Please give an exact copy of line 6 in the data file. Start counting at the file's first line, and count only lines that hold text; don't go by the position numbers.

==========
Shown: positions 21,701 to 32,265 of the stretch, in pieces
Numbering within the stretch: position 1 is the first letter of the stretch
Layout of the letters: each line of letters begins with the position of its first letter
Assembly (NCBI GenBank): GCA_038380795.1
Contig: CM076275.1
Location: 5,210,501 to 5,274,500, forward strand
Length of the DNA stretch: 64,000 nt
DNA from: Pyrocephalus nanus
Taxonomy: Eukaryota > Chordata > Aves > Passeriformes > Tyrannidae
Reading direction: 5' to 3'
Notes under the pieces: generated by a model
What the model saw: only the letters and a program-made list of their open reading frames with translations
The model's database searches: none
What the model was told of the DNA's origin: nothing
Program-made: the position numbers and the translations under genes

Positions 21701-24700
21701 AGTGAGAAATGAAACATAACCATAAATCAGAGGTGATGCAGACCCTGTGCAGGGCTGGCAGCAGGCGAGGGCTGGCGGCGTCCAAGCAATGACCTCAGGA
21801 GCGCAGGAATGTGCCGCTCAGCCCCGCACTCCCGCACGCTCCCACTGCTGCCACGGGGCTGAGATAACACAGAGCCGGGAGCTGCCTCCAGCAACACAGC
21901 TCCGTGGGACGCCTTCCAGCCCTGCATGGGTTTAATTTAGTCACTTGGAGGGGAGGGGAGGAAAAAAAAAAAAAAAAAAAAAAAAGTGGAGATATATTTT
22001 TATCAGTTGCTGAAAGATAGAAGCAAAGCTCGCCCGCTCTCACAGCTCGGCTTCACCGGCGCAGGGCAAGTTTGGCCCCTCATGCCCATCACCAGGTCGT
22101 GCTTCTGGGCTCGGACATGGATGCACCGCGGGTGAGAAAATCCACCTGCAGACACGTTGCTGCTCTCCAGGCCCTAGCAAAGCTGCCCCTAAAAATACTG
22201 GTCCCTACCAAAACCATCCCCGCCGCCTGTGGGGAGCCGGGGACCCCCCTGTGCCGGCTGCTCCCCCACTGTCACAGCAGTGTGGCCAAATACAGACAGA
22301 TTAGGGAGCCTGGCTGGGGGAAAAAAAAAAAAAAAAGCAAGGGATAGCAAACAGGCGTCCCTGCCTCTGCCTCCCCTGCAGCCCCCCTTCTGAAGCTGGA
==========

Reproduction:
Location: 5,210,501 to 5,274,500, forward strand